GPU powered particles


#1

This is something I’ve been working on for the last 3 months or so, I got the proof of concept version up in a few days, but then things kind of kept on exploding in my face… anyway it is almost ready, or at least ready enough to be show.

tl;dr version:
git here: github.com/wezu/p3d_gpu_particle

You use the editor to make some effects, save it to a file, then import wfx and do:

particle=Wfx()
particle.load("default.wfx")
particle.start() 

You can link effects to moving emitters, set a global force or per emitter forces, turn the effects on and off (per emitter), or pause the whole system

smiley=loader.loadModel('smiley')
smiley.reparentTo(render)
#link emitter to node
particle.set_emitter_node(emitter_id=3, node=smiley)
#set emitter force
particle.set_emitter_force(emitter_id=1, Vec3(0.5, 0, 0))
#set global force
particle.set_global_force(Vec3(0,0,-1))

Editor screenshot:

The Long version

The system uses 3 floating point texture buffers, that are ‘rotated’ in a way similar to triple buffering. The first buffer has the position of the particles two frames back, the second one has the position last frame, and the third one is the one we render to in the current frame, then in the next frame the first buffer will be the one we render to and buffer two and three will have the position in the last frames. This way I don’t need to store the particle velocity and I can run it on OGL 3.x hardware that has no compute shader nor image store functions (but also uses more memory).

The particles use the position texture in the vertex shader to set the position of each particle, each vertex is rendered as a point with a texture (the texture is/can be animated). You can control the size, weight, texture and lifetime of each particle, but why make things simple? The size and weight are not just start and end values, you have a sin function that controls how these values change over time.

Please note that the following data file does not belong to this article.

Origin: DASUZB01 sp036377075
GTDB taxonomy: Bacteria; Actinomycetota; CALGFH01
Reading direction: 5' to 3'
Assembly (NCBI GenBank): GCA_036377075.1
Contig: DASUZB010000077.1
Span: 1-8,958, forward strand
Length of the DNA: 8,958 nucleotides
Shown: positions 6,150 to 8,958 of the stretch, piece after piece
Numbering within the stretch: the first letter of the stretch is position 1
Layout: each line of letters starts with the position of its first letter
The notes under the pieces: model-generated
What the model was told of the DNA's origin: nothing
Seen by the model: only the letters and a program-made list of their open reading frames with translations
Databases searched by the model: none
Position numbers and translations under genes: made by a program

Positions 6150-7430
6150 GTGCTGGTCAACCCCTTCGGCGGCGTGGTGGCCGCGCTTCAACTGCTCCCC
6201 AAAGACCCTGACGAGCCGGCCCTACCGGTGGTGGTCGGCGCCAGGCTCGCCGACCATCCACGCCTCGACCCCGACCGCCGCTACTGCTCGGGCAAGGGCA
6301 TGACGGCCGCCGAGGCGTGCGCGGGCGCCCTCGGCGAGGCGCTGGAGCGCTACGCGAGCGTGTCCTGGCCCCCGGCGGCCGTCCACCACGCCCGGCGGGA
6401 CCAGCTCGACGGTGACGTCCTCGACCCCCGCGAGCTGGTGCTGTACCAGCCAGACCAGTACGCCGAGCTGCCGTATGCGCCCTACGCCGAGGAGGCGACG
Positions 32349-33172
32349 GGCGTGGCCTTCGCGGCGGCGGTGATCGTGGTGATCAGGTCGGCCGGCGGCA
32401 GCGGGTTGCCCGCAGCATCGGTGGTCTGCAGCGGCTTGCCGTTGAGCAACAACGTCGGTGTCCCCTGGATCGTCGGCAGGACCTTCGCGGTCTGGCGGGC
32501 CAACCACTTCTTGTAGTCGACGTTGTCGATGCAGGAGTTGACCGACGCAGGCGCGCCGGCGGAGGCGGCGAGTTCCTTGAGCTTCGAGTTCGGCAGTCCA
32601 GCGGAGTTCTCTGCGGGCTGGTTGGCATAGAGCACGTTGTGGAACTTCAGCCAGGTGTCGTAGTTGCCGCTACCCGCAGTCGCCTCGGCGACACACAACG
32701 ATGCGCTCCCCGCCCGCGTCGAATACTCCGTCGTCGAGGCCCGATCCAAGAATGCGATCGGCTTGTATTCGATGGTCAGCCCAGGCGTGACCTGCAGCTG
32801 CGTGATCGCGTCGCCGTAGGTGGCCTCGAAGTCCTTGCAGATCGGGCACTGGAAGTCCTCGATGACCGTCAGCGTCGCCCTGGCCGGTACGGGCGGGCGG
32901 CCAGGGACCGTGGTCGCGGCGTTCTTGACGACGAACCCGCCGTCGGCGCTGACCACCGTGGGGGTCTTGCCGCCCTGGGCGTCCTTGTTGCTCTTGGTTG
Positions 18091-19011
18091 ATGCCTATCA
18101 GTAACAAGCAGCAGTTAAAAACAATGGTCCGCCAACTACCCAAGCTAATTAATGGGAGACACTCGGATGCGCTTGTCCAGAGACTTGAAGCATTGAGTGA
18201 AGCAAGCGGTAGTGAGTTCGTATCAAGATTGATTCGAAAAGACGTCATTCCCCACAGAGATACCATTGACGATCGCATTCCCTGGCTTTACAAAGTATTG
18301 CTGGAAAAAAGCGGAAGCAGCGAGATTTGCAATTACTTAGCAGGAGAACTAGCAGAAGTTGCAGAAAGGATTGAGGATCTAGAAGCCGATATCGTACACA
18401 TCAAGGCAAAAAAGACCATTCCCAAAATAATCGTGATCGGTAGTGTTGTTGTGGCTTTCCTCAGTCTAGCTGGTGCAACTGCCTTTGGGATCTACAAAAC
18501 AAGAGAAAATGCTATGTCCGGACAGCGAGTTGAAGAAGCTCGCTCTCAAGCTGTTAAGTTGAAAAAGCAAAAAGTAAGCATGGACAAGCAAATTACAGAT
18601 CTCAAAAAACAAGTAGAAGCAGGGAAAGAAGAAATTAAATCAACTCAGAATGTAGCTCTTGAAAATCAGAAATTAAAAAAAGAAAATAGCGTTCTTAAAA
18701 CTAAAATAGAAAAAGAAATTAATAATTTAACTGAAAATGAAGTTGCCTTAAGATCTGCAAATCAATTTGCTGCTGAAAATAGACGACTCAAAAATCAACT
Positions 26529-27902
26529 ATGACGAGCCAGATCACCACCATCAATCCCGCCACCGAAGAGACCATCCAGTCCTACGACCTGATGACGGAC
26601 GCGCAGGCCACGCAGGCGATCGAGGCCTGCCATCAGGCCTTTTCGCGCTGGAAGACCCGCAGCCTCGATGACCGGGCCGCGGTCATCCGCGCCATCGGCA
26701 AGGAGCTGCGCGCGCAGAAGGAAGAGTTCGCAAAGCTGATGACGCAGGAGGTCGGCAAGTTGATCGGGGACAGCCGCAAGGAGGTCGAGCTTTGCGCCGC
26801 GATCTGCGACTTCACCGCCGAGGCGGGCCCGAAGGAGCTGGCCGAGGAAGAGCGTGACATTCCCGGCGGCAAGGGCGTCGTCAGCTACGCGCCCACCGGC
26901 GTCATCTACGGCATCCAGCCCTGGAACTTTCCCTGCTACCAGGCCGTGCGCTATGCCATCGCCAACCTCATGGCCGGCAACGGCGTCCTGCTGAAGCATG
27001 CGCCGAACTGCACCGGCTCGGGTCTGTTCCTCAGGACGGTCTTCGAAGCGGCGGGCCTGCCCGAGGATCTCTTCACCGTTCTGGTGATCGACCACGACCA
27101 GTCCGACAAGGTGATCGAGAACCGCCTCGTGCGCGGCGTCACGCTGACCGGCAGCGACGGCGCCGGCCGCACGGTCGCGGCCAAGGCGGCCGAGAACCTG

Since there is no programmable blend stage, I needed to make two geoms - one with additive blending and the other with alpha blending (well ‘dual’ actually), because you need additive blending for things like fire, alpha blending for smoke and from time to time the binary part of dual blending is also useful for things like snow.

You can render over a million particles with this system, but if you have all of them on screen and they are big (like 100pixels each) then you’d better have a gpu with a lot of fillrate because that’s the bottleneck here.

Some things that are missing but planed:

  1. Collisions with the world
    A cheap way to do collisions would be to render a heighmap with normals from above and let the particles collide with that, but that would only work in some scenarios (outdoor scenes). A more advanced solution is to render a 3D texture of the world (voxelize it), but without compute shaders I don’t see a way to do it in realtime, it still could work for static scenes. I’ve also read on the interweb that one could use the depth buffer of the main camera to do collisions with particles, but I don’t think that would work for my setup (I don’t know the screen space position of a particle when I’m doing physics, I just have the particles world space pos).

  2. Vector fields
    This is simple, I just need to find a way to generate a vector field, write it to a 3D texture and get that texture to a smpler3D :mrgreen:

  3. Better texture support in the editor
    I wanted to make the texture thing simple, just say what texture you want for a batch of particles and it will do the work for you, but it’s not working as expected , so I’ll need to write something different with a bit more manual input from the user.

  4. Helper functions in the editor
    I need to write some functions to help generate particles in specific shapes - rings, spheres, planes, custom mesh shape and some others

  5. Attract, repulse, vortex forces
    I’m doing the physics in a fragment shader and to be honest I have no idea how to code this kind of forces :blush:

There are probably things that can be improved or added, if you have any suggestions or questions, feel free to ask here.


#2

Hi wezu-

nice work! Unfortunately, when I tried the code, I got:

  File "XXXXX\p3d_gpu_particle-master\p3d_gpu_particle-master\wfx.py", line 199,
in load
    shader_attrib = shader_attrib.setFlag(ShaderAttrib.F_shader_point_size, True)
AttributeError: type object 'panda3d.core.ShaderAttrib' has no attribute 'F_shader_point_size'